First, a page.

Ah, those Summer days! The only other thing an angler can wish for is heaps of fish and, right on cue, we have had all manner of species firing up in the waters around Port Stephens.
Those stormy afternoons that bring little wind and balmy temperatures can offer a hot bite in many locations but it’s the estuary that really ignites.
Surface luring for bream and whiting is one of my favourites and a rising tide over the flats and rock walls is where you will find both species.
With water temps in the mid-20s bream and whiting will move further upstream, around Tilligerry Creek, Swan Bay and the Karuah River.
I have been using the new Nories Treju 50mm, the smaller cousin to the 65mm which last year brained some stud whiting over 40cm. It is spot-on.
As for the bream, those walk-the-dog styles seem to be best with a stop start retrieve, which can pull some big bream out of very shallow water.
Flathead seem to go from strength to strength with many anglers dropping into the shop or even phoning while out on the water to report close encounters with big lizards.
Lures have been the best to encourage a bite, especially over the shallow, mangrove-lined flats. Try using shallow hardbodies and the ever-reliant soft plastics.
For bait, I recommend whitebait rigged on smaller gang hooks and slowly rolled just above the bottom.
The best land-based areas have been Shoal Bay, Nelson Bay Beach, the groynes at Corlette, and Jimmies Beach on the northern side.
If you’re boat- or kayak-based, try Tilligerry Creek or the Karuah River behind the oyster racks at the beginning of the run-out tide, then fish the deeper drop-offs once as the flats drain.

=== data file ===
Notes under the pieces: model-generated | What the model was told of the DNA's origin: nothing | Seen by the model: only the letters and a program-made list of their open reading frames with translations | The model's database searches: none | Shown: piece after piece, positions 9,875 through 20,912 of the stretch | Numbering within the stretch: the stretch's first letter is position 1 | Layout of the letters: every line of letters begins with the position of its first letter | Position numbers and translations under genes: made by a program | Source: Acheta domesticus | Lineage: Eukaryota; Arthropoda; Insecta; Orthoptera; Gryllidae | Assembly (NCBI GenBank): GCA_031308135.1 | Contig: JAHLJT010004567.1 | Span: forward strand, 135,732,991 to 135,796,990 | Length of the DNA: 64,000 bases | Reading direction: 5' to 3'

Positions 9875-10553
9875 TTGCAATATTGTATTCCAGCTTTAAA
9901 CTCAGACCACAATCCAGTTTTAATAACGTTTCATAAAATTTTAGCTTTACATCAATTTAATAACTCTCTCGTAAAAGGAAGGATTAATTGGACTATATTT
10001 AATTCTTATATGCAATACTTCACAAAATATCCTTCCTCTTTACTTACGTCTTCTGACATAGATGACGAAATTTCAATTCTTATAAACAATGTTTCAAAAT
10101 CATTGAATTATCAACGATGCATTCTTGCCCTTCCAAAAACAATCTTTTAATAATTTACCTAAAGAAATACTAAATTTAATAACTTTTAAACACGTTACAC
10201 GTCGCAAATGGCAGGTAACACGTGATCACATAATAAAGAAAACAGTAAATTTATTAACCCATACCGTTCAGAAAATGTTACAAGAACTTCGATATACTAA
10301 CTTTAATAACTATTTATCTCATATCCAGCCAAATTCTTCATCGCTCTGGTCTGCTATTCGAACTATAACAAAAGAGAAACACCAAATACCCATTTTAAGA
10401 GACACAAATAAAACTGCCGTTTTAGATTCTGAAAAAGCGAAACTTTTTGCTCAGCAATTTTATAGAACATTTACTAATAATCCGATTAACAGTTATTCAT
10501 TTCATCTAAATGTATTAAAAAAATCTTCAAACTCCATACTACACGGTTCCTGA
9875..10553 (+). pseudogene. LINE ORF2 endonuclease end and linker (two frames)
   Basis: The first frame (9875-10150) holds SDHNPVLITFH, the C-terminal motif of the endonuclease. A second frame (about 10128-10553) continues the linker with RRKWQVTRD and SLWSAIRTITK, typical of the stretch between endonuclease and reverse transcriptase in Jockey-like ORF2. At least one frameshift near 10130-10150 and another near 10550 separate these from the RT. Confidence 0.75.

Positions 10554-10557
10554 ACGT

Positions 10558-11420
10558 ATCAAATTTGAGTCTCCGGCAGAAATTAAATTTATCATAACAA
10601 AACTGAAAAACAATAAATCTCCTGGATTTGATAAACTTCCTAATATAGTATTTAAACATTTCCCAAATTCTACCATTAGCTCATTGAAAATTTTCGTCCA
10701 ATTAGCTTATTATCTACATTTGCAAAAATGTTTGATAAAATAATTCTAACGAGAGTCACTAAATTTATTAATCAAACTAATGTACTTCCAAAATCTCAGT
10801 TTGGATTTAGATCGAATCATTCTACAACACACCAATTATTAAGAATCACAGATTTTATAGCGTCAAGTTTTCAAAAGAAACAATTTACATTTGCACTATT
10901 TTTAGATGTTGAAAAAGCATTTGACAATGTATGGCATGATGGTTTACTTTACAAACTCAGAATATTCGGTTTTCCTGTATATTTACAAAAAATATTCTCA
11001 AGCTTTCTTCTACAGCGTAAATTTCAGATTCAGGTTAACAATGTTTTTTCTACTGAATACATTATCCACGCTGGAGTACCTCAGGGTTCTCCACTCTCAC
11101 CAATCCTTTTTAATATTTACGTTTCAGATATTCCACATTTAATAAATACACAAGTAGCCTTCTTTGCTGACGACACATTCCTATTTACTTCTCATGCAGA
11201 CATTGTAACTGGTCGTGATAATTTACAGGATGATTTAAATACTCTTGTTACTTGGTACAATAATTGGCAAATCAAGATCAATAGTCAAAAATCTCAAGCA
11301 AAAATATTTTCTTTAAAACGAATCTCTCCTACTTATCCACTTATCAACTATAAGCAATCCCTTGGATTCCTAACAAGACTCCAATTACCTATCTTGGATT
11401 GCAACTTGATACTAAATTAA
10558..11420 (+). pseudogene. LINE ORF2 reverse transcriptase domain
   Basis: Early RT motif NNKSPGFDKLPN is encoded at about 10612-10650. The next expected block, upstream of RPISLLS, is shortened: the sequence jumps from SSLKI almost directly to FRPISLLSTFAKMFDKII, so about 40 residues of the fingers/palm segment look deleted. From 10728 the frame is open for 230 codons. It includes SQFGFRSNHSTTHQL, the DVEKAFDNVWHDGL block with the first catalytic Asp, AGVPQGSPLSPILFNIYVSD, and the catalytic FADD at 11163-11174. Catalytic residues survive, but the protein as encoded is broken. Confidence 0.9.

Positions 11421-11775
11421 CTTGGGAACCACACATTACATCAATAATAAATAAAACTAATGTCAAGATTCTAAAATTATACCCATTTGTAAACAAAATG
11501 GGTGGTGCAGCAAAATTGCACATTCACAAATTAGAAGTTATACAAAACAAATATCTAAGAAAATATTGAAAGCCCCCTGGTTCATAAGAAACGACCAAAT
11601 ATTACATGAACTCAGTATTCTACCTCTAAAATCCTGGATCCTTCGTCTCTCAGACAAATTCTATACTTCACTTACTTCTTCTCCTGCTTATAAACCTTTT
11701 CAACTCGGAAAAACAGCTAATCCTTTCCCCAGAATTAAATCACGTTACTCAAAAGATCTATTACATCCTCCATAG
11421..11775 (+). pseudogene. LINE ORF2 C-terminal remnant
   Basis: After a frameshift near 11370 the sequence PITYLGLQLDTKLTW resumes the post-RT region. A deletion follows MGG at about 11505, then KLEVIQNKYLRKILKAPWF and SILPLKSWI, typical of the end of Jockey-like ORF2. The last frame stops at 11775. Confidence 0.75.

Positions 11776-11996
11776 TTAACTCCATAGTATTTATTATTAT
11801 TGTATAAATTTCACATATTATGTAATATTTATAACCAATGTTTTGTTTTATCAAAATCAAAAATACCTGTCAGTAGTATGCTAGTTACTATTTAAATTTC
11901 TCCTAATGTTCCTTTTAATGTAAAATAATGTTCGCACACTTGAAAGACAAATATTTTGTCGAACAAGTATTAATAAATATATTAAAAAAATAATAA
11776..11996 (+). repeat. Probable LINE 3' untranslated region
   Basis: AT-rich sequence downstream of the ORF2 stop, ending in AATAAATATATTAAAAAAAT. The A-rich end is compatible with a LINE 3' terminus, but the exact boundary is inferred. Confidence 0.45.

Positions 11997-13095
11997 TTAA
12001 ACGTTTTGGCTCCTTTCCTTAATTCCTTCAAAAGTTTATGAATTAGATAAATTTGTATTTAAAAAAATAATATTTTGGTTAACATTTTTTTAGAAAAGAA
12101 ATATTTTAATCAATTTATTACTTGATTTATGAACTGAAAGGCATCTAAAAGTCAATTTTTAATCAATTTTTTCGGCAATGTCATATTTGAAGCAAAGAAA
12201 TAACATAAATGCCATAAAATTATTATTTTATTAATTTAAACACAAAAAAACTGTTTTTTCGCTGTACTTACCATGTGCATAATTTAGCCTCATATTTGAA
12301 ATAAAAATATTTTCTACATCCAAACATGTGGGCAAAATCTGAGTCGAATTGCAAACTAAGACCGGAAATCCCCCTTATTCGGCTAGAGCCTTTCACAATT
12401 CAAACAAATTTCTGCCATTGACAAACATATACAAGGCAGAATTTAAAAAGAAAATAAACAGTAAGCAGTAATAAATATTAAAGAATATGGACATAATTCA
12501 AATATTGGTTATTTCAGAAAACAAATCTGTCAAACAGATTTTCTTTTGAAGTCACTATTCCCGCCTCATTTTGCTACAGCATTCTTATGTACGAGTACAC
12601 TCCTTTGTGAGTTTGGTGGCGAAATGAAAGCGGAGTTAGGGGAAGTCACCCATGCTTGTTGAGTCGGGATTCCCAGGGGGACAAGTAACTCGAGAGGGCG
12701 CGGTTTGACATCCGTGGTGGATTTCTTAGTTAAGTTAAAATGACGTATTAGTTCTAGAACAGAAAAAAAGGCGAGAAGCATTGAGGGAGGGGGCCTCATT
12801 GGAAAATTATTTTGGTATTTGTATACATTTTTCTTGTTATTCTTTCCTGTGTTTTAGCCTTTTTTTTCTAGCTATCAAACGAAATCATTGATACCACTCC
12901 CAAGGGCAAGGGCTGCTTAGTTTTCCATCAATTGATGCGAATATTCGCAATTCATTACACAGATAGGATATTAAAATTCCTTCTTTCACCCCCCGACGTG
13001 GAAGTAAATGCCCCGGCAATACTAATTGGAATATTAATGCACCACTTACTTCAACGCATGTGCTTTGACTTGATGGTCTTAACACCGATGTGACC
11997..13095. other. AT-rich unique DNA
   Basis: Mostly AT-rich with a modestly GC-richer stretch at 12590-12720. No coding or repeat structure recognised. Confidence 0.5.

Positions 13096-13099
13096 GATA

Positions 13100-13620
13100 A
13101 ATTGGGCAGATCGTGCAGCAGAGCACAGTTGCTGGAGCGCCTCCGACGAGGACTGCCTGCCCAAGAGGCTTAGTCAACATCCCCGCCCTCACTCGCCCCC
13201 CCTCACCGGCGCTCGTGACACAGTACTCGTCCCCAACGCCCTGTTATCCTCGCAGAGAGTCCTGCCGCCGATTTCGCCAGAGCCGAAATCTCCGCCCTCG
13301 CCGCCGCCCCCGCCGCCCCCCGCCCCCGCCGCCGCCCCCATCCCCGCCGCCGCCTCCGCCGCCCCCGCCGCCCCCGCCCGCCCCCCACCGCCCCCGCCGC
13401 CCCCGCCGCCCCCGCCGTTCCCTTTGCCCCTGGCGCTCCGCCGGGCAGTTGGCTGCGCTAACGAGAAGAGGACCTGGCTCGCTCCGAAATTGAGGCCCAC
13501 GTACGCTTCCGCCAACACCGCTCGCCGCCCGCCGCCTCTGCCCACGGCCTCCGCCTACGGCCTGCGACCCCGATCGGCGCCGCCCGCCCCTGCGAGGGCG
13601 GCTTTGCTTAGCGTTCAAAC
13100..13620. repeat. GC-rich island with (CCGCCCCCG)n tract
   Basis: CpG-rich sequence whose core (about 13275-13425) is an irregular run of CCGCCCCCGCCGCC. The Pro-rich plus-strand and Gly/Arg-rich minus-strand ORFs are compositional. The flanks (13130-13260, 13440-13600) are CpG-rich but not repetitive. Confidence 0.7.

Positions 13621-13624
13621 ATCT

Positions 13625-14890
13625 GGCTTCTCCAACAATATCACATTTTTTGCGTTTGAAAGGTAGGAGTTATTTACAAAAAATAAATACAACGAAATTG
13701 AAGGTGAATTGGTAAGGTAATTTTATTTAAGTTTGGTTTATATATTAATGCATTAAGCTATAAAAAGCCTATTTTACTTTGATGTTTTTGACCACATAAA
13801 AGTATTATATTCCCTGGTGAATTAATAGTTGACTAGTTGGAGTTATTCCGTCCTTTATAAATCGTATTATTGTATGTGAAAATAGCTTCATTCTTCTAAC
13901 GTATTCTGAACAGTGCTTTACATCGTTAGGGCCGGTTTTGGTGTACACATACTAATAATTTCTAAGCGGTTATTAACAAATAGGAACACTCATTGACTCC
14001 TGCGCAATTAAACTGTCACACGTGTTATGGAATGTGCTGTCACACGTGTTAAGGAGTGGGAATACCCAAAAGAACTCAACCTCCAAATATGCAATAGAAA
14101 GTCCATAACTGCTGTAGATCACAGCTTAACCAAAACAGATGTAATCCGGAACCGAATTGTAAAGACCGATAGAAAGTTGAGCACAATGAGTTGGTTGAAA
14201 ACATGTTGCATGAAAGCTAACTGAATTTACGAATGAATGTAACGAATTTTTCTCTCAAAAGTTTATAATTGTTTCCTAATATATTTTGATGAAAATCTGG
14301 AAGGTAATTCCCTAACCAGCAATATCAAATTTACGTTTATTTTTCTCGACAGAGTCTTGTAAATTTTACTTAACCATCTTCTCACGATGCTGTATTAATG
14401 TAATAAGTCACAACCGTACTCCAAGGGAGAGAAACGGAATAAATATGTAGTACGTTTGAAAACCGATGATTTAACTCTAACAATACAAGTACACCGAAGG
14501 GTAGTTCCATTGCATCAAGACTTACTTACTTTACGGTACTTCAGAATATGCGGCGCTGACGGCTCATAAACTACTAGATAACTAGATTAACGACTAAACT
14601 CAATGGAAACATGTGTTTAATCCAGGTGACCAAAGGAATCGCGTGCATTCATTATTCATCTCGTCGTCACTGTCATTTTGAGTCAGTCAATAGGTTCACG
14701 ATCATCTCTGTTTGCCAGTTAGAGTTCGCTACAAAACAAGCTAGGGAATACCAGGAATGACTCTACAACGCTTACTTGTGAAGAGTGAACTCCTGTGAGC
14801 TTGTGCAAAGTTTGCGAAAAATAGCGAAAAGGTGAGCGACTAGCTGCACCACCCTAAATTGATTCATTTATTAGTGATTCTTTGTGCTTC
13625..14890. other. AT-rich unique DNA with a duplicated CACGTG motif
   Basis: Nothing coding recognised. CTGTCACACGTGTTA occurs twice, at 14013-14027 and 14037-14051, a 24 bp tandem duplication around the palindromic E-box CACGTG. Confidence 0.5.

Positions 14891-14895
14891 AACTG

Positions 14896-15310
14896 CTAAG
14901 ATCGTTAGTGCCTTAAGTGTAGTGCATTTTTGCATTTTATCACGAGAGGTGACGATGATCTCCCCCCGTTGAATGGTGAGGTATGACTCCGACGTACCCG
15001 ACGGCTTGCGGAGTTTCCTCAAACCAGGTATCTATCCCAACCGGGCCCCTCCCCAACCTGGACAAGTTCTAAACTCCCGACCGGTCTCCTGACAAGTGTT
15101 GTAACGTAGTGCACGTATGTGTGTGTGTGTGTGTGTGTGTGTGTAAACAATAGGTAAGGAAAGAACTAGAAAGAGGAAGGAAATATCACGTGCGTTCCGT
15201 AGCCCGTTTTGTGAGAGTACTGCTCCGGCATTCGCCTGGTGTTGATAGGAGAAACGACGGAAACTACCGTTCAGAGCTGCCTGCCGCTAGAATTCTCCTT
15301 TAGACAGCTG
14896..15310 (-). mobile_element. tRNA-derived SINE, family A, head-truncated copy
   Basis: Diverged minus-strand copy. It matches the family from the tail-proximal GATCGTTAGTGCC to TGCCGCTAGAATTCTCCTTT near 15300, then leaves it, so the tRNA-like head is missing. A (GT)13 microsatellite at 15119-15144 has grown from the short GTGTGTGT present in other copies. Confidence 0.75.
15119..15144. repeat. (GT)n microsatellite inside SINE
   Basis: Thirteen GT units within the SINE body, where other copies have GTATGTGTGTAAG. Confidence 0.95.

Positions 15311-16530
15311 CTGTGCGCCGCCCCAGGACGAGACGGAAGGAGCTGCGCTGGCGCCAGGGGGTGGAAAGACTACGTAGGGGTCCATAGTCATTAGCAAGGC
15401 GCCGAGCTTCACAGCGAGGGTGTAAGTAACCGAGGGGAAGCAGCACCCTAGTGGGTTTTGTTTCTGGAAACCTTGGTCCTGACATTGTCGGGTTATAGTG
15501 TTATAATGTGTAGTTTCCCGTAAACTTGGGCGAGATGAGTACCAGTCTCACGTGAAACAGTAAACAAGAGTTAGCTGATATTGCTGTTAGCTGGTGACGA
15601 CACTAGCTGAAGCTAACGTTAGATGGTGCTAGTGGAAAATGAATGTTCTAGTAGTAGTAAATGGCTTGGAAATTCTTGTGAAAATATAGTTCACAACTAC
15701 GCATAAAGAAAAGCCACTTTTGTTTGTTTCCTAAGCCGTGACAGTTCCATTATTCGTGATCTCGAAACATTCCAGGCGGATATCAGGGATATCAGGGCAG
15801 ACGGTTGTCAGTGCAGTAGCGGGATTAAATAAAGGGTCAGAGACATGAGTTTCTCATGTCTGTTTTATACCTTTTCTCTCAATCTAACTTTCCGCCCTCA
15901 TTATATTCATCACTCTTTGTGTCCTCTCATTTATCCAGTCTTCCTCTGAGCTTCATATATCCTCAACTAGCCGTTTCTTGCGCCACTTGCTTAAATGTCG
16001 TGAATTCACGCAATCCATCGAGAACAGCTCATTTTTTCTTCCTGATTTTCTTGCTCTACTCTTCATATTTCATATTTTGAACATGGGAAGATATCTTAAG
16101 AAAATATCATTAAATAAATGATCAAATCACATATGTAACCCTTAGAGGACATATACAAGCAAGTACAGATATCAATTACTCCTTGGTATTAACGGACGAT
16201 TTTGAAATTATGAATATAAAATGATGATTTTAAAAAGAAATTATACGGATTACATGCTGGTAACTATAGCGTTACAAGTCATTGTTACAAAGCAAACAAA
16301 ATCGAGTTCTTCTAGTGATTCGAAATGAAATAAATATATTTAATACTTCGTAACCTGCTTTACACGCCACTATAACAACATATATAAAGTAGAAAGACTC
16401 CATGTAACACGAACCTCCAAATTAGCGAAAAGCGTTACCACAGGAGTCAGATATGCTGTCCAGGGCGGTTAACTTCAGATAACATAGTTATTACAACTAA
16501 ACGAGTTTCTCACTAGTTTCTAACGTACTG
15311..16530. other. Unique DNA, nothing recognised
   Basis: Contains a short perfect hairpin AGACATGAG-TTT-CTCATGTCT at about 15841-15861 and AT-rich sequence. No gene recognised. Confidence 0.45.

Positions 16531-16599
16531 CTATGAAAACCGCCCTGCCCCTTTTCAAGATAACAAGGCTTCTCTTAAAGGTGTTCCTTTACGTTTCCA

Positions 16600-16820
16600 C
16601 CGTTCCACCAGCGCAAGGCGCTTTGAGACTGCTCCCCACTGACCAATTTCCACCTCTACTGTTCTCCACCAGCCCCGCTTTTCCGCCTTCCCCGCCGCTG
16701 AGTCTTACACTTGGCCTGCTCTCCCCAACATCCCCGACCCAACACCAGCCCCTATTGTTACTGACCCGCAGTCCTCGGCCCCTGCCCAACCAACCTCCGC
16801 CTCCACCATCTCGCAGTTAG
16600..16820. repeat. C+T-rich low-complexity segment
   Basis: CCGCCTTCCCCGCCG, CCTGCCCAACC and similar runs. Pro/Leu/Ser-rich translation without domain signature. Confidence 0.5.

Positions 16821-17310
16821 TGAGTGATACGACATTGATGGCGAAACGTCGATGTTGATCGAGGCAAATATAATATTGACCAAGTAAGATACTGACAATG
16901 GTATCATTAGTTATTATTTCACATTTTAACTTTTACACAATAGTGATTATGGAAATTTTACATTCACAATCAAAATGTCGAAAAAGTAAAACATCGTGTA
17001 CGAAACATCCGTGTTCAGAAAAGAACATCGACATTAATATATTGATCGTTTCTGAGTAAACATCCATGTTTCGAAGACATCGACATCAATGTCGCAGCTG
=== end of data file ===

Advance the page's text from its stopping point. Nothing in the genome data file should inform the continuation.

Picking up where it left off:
Mulloway have made an appearance at their usual haunts such as Middle Island, the bridges at Karuah and the wreck in Salamander Bay. Live baits such as slimy mackerel and squid are the best baits and it’s worth doing the extra work to gather these baits.
Beach fishing is improving as water temperatures rise.
Whiting have gathered in many gutters, especially along Fingal, Samurai, Kingsley and Birubi beaches. Live worms and nippers are the best baits but peeled green prawns also work well.
Plenty of tailor and salmon are in the same locations with early morning or late afternoons the best time.
After dark, mulloway have made appeared, with the combination of a later high tide and fresh bait is the key. Areas further down Stockton Beach towards the Signa wreck offer some nice gutters to hold plenty of fish.
Rock fishing is consistent with tailor early morning off headlands such as those at Box Beach, Sunny Corner and Barry Park. Garfish rigged on 5/0 ganged hooks slowly rolled through the washes will definitely attract a tailor’s attention and don’t be surprised if the odd snapper joins in.
There’s still a chance of the odd black drummer with some customers reporting cracking fish up to 5kg taking large peeled prawns, cunjevoi and bread in the washes.
The offshore scene has spiked with many of the reefs north of Broughton Island yielding quality snapper and trag.
Those who gather live slimy mackerel will do best but floatlining with pilchards will also work.
Plenty of mid-sized kingies are in the washes at Little Island and on the northern side of Fingal Head, where live bait and diving lures like Yo Zuri Hydro Magnums trolled through the washes will be eaten.
Resident bonito just won’t go away. They make fantastic baits for anything but I have also heard that they are excellent on the table.
Out wide, larger mahi mahi have made a return around the fish trap floats and current edges with plenty of fish around 20kg hitting trolled skirted lures such as the Zuker ZM.
Striped marlin are also about but baitfish seem to be patchy as the East Australian Current fluctuates. Out wide in 500 fathoms, those trolling larger lures have also reported blue marlin. Be sure to find the skipjack tuna schools and there should be a blue not too far away.
If you’re a visiting angler, call me at the shop on 02 4984 2144 or email --e-mail address hidden-- for the best fishing reports in Port Stephens.
|Good-sized mahi mahi have headed down on the first fingers of warm current, with fish better than 20kg||grabbing lures and live bait.|